Rogers, Mechanics of curvilinear electronics, Soft Matter 6, 5757–5763
D.-H. Kim, J. Xiao, J. Song, Y. Huang and J. A. Rogers,
Stretchable, Curvilinear Electronics Based On Inorganic Materials,
Advanced Materials 22, 2108–2124 (2010)
S. Wang, J. Xiao, I. Jung,
J. Song, H. C. Ko, M. P. Stoykovich, Y. Huang, K.-C. Hwang and J. A.
Rogers, Mechanics of Hemispherical Electronics, Appl. Phys. Lett. 95,
J. Song, Y. Huang, J. Xiao, S. Wang, K.C. Hwang, H.C.
Ko, D.H. Kim, M.P. Stoykovich, and J.A. Rogers, Mechanics of
noncoplanar mesh design for stretchable electronic circuits, Journal of
Applied Physics 105, 123516 (2009).
H. C. Ko, M. P. Stoykovich, J.
Song, V. Malyarchuk, W. M. Choi, C.-J. Yu, J. B. Geddes, J. Xiao, S.
Wang, Y. Huang, and J. A. Rogers, A Hemispherical Electronic Eye Camera
Based on Compressible Silicon Optoelectronics. Nature 454, 748-753
(2008). (cover feature article)
Flexible, Ultrathin Sensors for Biomedical Applications
biomedical practices, many electronic devices are used to perform
diagnosis, treament and other functions. However, electronics are
usually very hard, and cannot comply with the complex geometries and
extreme deformabilities of biological tissues. This incompatibility
greatly limits the application of electronics in biomedical areas (one
extreme example is brain computer interface
developed electronics that are capable of intimate, non-invasive
integration with the soft, curvilinear surfaces of biological tissues,
which offer important opportunities for diagnosing and treating disease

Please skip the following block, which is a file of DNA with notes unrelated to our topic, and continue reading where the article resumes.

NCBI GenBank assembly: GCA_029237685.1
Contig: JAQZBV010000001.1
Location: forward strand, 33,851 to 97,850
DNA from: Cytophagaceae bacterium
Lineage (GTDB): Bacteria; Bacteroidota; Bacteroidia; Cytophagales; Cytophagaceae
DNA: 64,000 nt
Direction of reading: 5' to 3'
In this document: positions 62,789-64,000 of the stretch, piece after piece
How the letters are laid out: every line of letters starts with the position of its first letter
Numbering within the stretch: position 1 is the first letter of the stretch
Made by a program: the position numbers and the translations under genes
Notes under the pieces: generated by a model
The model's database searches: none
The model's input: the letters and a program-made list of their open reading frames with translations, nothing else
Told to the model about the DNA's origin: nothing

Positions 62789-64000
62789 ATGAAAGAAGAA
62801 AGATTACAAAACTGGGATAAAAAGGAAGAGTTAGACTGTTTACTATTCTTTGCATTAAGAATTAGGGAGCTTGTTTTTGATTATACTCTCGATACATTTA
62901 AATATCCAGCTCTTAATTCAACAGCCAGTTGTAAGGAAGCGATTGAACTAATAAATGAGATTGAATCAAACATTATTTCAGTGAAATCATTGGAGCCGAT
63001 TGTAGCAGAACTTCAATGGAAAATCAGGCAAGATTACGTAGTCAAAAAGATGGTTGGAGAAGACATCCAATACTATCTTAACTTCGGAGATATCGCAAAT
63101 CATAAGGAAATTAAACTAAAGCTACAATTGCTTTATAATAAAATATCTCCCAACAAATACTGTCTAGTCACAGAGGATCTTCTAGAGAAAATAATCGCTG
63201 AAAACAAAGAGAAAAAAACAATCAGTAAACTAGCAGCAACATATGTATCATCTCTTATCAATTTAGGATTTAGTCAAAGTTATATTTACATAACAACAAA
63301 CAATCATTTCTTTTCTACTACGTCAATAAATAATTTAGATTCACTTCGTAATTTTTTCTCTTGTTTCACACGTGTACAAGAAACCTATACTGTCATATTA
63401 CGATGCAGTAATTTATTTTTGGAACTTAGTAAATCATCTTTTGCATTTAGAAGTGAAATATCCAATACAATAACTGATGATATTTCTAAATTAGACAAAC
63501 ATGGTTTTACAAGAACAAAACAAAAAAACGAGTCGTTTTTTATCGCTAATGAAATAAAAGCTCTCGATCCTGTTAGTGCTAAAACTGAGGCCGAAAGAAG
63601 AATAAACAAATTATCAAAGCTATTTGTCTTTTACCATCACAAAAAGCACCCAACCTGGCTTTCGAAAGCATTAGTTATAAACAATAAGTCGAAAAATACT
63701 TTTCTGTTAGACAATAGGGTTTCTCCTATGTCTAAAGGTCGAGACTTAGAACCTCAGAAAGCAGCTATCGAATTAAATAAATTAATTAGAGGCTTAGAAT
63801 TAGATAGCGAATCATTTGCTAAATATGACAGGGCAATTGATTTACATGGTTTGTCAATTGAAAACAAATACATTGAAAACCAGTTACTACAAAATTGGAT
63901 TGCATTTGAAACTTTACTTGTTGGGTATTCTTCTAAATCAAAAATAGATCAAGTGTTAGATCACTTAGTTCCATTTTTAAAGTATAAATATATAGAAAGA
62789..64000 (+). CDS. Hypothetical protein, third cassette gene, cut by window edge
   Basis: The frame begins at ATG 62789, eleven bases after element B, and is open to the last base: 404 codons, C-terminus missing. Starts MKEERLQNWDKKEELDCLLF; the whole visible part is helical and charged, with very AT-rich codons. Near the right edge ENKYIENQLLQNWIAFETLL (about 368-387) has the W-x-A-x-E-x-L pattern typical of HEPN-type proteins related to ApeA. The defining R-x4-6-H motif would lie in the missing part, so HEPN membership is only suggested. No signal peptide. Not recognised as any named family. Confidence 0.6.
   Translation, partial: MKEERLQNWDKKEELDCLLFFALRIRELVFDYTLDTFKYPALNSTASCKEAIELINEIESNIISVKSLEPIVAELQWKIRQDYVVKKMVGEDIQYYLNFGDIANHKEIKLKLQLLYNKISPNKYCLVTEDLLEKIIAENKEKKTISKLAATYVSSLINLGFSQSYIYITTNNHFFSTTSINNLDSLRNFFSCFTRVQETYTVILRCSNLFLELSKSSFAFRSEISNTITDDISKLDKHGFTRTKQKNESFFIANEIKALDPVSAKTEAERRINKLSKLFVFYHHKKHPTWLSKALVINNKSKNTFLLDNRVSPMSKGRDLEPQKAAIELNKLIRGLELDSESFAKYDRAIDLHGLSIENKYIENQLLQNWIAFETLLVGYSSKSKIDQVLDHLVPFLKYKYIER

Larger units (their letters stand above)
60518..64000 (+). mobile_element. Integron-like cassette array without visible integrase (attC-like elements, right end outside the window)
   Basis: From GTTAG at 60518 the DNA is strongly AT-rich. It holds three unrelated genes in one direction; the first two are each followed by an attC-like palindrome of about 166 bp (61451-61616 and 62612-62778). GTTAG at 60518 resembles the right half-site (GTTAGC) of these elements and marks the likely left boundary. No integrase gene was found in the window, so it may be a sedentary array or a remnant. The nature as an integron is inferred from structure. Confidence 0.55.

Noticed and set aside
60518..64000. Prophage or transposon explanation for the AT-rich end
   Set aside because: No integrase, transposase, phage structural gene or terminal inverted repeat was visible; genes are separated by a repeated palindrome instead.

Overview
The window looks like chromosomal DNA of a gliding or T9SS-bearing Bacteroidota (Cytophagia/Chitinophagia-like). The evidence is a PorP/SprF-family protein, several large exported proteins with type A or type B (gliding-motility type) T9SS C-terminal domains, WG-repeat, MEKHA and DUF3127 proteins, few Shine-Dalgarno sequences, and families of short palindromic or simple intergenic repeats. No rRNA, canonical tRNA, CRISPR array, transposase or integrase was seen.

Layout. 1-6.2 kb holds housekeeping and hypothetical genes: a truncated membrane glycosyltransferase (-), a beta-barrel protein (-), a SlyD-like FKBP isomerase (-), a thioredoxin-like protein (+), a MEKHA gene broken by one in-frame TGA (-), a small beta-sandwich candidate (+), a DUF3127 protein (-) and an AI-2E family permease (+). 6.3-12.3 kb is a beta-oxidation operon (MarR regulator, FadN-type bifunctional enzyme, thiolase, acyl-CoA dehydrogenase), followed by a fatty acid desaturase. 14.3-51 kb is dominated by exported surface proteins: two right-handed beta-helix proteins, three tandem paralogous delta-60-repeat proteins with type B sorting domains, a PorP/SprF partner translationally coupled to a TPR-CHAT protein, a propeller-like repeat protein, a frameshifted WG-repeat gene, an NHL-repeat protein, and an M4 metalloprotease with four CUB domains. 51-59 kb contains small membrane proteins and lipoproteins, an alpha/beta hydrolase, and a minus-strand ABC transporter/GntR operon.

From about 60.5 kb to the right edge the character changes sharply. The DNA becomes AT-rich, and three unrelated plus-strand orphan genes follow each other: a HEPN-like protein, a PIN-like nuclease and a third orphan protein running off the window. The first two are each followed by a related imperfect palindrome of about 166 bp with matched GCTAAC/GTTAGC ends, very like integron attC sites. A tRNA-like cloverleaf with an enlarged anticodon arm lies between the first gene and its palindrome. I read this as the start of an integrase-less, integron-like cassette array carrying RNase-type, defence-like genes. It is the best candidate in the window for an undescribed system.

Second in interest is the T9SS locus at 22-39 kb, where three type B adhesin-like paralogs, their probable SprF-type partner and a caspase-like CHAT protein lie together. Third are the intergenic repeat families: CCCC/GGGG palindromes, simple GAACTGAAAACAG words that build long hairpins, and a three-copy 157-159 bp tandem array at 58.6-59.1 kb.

and for improving interfaces between electronics and biological
tissues. As shown on the left are neural sensors on cat's brains (top
left and right) and cardiac sensor on pig's heart, for
Viventi et al., Flexible, Foldable, Actively Multiplexed, High-Density Electrode
Array for Mapping Brain Activity in vivo, Nature Neuroscience 14,
Kim et al., Dissolvable Films of Silk Fibroin for
Ultrathin Conformal Bio-Integrated Electronics, Nature Materials 9,
511-517 (2010) (cover feature article)
Viventi et al., A Conformal, Bio-interfaced Class of Silicon
Electronics for Mapping Cardiac Electrophysiology, Science
Translational Medicine 2, 24ra22 (2010). (cover feature article)
Stretchable Inorganic LEDs
light-emitting diodes and photodetectors represent important,
established technologies for solid-state lighting, digital imaging and
many other applications. Eliminating mechanical and geometrical design
constraints imposed by the supporting semiconductor wafers can enable
alternative uses in areas such as biomedicine and robotics. We
developed systems that consist of arrays of interconnected, ultrathin
inorganic light-emitting diodes and photodetectors configured in
mechanically optimized layouts on unusual substrates. As shown on the
left are LEDs poked by a pencil tip (top left), twisted to different
angles (top right), LEDs on a thread sutured underneath the skin
(bottom left) and LEDs and photodetectors (PDs) integrated on a glove
for detecting distance (bottom right).
Kim, D.-H. Kim, J. Xiao, B. H. Kim, S.-I. Park, B. Panilaitis, R.
Ghaffari, J. Yao, M. Li, Z. Liu, V. Malyarchuk, D. G. Kim, A.-P. Le, R.
G. Nuzzo, D. L. Kaplan, F. G. Omenetto, Y. Huang, Z. Kang, and J. A.
Rogers, Waterproof AlInGaP optoelectronics on stretchable substrates
with applications in biomedicine and robotics, Nature Materials 9,
Flexible Solar Cells
high natural abundance of silicon, together with its excellent
reliability and good efficiency in solar cells, suggest its continued
use in production of solar energy, on massive scales, for the
foreseeable future. Although organics, nanocrystals, nanowires and
other new materials hold significant promise, many opportunities
continue to exist for research into unconventional means of exploiting
silicon in advanced photovoltaic systems.Here,we developed modules that